LIHUE — The Kauai County Council’s Finance Committee deferred for two weeks a proposal that represents the last stage of a three-year property tax reform to address inequities and create a fair system going forward.
“Bill 2495 really is an attempt to bring back some equity to how real property taxes are distributed, particularly to the homeowner,” Finance Director Steve Hunt said at a council meeting Wednesday. He added the bill is intended to be revenue neutral — the proposal is not supposed to bring more money to the county.
The bill increases the exemption for the homestead class to $100,000 from the current $48,000. For seniors age 60 and older, the exemption would be $120,000, and for seniors age 70 or older the exemption would be $140,000.
According to his latest estimates, Hunt said the exemptions for resident homeowners, including seniors, may have to be increased another $30,000 to keep the bill revenue-neutral.
The bill exempts properties leased by the Department of Hawaiian Home Lands from any taxes. Currently, Hawaiian homesteaders pay zero for the first seven years of their lease and then pay $25 annually. Altogether, the county collects $3,125 annually from 125 DHHL leaseholders.
But the county has had problems collecting taxes from DHHL leaseholders and spends too much time doing it, so the administration is asking the council to eliminate the minimum tax for Hawaiian homesteaders, Hunt said.
Many representatives from credit unions were present at the meeting. The proposal raises the $25 minimum tax that credit unions pay for being a nonprofit to $1,500.
There are nine buildings used by credit unions on Kauai. Council Vice Chair Nadine Nakamura said the nine buildings used by the credit unions on Kauai range from $316,000 to $7.9 million.
Committee Chair Tim Bynum said if credit unions were paying regular taxes, the county would be collecting an additional $134,000, but under this proposal, will be taking $13,500. Councilman Mel Rapozo received no support from his colleagues on an amendment to keep the credit unions paying $25.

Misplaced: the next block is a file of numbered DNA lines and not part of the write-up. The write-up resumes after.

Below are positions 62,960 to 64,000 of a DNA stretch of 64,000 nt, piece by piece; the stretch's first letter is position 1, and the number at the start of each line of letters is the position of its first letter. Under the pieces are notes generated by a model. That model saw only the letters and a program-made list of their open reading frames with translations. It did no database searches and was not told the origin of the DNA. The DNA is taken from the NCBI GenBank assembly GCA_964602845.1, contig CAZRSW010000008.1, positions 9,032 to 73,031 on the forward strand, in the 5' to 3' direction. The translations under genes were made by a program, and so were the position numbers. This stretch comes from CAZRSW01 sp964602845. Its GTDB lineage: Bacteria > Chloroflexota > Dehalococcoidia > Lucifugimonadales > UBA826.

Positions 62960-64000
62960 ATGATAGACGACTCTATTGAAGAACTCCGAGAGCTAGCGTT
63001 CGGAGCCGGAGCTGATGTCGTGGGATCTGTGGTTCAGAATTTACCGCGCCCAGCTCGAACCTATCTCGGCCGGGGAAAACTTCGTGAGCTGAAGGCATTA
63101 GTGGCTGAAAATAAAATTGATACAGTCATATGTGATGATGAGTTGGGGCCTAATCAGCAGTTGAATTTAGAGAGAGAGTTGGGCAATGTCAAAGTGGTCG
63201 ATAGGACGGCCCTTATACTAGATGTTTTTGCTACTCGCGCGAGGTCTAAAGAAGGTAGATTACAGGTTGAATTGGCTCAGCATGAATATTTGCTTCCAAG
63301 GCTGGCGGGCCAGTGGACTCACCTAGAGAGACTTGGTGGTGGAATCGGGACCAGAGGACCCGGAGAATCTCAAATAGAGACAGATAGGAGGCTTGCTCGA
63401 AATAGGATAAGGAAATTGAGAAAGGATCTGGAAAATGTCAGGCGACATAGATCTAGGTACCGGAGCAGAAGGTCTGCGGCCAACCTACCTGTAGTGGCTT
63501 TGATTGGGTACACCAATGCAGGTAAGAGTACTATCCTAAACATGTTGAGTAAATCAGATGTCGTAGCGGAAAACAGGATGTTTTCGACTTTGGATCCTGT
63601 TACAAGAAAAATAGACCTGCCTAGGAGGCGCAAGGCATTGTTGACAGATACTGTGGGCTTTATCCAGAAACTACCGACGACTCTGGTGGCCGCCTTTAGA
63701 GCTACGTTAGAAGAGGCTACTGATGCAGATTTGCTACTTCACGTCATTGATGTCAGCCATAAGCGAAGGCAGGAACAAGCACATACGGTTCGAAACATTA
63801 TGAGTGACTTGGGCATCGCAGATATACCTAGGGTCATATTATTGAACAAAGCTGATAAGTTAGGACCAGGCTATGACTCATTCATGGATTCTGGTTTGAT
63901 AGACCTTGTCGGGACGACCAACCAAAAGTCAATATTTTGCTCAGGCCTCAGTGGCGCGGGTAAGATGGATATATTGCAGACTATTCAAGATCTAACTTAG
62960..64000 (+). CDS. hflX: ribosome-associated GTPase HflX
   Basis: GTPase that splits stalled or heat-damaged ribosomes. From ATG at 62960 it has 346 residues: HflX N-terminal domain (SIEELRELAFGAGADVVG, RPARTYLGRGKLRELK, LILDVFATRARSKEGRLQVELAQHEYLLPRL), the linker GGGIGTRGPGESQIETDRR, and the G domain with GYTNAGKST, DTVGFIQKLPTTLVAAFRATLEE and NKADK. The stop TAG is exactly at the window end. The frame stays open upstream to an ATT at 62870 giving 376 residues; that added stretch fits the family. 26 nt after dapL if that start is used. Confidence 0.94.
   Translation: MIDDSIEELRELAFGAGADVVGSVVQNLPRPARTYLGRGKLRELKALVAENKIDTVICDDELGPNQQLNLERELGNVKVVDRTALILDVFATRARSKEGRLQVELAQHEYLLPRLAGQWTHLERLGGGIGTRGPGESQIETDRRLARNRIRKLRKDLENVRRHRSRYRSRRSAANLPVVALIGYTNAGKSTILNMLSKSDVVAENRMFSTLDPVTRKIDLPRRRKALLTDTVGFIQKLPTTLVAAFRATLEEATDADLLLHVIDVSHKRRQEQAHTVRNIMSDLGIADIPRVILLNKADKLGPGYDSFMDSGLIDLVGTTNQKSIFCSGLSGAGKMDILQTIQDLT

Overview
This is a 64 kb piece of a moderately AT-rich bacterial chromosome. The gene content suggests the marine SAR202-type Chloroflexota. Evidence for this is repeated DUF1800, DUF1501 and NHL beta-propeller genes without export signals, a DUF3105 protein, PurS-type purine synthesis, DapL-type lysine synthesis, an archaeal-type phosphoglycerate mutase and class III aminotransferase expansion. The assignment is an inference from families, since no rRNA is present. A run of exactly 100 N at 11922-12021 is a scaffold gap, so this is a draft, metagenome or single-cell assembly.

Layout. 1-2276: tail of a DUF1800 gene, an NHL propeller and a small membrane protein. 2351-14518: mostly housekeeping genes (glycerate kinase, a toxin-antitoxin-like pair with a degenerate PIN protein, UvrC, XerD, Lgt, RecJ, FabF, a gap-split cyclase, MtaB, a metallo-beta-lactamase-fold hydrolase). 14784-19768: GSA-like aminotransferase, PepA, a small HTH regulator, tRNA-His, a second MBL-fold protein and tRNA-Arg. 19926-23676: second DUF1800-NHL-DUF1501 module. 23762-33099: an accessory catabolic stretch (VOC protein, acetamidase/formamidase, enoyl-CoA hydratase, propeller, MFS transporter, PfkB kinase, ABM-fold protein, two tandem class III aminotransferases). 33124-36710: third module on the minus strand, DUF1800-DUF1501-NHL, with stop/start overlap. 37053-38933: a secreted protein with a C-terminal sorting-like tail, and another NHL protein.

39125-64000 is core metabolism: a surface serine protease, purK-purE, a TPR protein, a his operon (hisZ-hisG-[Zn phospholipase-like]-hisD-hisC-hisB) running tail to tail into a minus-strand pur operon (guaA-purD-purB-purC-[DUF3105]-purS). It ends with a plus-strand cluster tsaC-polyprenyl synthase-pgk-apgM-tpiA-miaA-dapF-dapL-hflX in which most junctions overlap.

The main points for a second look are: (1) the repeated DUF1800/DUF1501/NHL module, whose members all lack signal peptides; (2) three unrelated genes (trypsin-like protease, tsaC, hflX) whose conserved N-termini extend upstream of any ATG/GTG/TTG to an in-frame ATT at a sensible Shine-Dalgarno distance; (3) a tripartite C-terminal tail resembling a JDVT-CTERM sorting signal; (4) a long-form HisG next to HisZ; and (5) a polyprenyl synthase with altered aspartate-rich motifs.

Another amendment that would have ensured owners of transient vacation rentals would still qualify for the homeowner’s exemption was voted down by the council.
Use vs. zoning
Last year, as a part of the ongoing tax reform, Ordinance 920 eliminated the apartment tax class; added a TVR class; increased home exemptions; changed the way the homestead tax cap is calculated; and consolidated land and structure assessments into a single assessment.
The ordinance also changed how the county places properties into different tax classes.
“The highest and best use of the property determines its tax class,” Hunt said. “It is the actual use, not the zoning, that determines what tax rates would be applicable.”
The homestead class pays $3.05 per $1,000 of assessed valued, while the residential class pays $6.75. By comparison, the commercial rate is $8.
In the last few weeks, those who were unaware of the changes and were running a business out of their homes were surprised when they received their tax bill. Even with an exemption, some of those assessments have nearly tripled.
Bynum said Gini Martin of Wailua, who has a preschool/day-care business in her home, told him her taxes nearly tripled, even though her school occupies only 600 square feet. Martin said she may be forced to close the school.
Bynum said he is working on an amendment to Bill 2495, related to in-home day-care facilities.
When the bill comes back to the council’s agenda, likely on Aug. 21, committee members will have one last opportunity to introduce amendments before sending it with a recommendation to the full council for second and final reading.
Bynum, who introduced the bill by request of the administration, said the bill needs to pass “relatively soon” for the changes to be implemented into next fiscal year.
• Léo Azambuja, staff writer, can be reached at 245-0452 or firstname.lastname@example.org